Developing Cultural Competence Through Cultural Consciousness (Part 3)

Written by on December 21, 2022


On the shift from hymns to modern gospel


Jacques expressed a need for balance between the use of hymns and modern gospel music in the church. In his view, millennials and subsequent generations deserve to know and should be able to experience the richness of hymns especially considering the fact that modern gospel has become sensationalized. As he stated, “just because you throw a name (Jesus) in there, doesn’t mean it has a message” (personal communication, November 9, 2020). The depth of the lyrics of modern gospel have become clouded by the sensationalism of ‘performances’ rather than reinforced by deep conviction, and singing from one’s core (Jacques A., personal communication, November 9, 2020).

Millennial (23 – 38 years old) + Generation Z (7 – 22 years old): Ava & Betty


On music exposure in church

A nondenominational millennial, Ava expressed appreciation for the simplicity and organized structure of hymns, having been raised from a Baptist denominational background: “It’s more organized, is easier to follow, it’s repetitive…And you can do whatever you want to. It’s like, you can even take it out of time.You can just be creative with it so I like it”  (Ava A., personal communication, November 5, 2020).

Betty, the Generation Z participant, also conveyed an affection for hymns: “I [love] the music [of]…the old school” (personal communication, November 5, 2020). However, while she is more drawn to the modern gospel, she can appreciate hymns as well – it all depends on the instrumentation.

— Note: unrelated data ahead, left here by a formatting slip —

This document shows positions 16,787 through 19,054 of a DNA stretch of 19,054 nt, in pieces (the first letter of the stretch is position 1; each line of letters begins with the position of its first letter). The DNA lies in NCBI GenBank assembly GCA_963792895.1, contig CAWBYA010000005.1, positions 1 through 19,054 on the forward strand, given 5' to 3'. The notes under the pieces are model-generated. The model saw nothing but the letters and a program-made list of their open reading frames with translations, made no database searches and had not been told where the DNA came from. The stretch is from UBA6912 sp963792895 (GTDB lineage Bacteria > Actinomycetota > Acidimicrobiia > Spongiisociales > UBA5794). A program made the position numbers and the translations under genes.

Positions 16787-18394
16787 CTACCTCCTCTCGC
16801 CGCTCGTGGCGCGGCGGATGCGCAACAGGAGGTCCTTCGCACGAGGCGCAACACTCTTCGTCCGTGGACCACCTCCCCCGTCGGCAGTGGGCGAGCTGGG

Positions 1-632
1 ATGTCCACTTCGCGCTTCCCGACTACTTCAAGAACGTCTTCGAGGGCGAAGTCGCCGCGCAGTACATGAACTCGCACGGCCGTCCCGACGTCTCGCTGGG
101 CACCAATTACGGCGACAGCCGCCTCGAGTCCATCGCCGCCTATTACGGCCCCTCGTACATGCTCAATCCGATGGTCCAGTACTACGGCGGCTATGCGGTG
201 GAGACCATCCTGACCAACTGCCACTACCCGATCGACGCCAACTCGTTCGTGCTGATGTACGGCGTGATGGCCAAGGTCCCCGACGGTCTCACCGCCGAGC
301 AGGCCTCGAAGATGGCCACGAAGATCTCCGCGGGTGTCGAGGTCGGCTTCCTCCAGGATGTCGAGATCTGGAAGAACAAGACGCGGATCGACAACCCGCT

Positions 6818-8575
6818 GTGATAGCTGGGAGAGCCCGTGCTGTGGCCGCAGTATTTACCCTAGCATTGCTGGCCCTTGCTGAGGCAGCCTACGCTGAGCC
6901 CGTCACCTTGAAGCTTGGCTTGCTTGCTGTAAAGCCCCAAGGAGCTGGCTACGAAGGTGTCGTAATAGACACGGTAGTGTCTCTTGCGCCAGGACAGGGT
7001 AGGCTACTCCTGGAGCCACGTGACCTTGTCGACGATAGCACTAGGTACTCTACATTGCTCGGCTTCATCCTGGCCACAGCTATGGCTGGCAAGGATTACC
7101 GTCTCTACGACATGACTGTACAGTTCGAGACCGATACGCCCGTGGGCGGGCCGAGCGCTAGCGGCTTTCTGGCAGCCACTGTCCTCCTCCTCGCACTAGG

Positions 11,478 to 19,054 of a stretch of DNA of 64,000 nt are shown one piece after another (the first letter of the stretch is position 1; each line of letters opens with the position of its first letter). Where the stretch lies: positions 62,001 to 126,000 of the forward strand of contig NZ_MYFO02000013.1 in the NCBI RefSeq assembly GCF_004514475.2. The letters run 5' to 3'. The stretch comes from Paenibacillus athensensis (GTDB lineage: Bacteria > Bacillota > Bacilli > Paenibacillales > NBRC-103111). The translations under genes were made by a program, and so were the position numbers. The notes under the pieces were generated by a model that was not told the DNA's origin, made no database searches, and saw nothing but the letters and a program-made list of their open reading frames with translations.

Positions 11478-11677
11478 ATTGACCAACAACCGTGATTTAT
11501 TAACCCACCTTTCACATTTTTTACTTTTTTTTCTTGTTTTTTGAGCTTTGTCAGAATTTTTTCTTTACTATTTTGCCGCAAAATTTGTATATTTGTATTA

On attention-grabbing aspects of church music & stylistic preferences

For Ava and Betty, the energy and instrumentation of modern gospel makes this subgenre more appealing. Both referenced an adrenaline rush that accompanies the style versus that of hymns. In the words of Ava, “[the energy of modern gospel] really gets you going real fast. It’s real hype” (personal communication, November 5, 2020). It is the instrumentation that plays a significant role in the delivery and receiving of the message within the lyrics.

Both ladies expressed a wish for balance between older hymns and modern gospel in today’s black churches. Ava elaborated on her viewpoint: if people would translate the atmosphere of hymns–ushering in the Holy Spirit–and apply it to modern gospel-singing, “it wouldn’t matter who’s on the stage, the Lord would just flow” (personal communication, November 5, 2020).

Final Thoughts


Although a very small sample size, I was surprised how everyone’s responses differed from my preconceived notions and expectations about generational church music preferences. It was interesting to see a few areas of commonality. One example of this is the appreciation that the older participants had toward modern gospel, as well as the respect expressed by the Millennial and Gen Z interviewees toward older hymns. Also, I learned how overall instrumentation could play a role in reception of older hymns for the younger generations and reception of modern gospel for older generations. Personally, I could see myself refining this into a bigger study in the future. 



The process of becoming culturally competent–as people and as music therapists–seems like a daunting task. However, we can begin our journey by developing this self-awareness and looking within–examining how our own cultures shape us. Becoming culturally competent relies on our ability to first develop cultural consciousness. From there, we can learn, grow, and change for the better.

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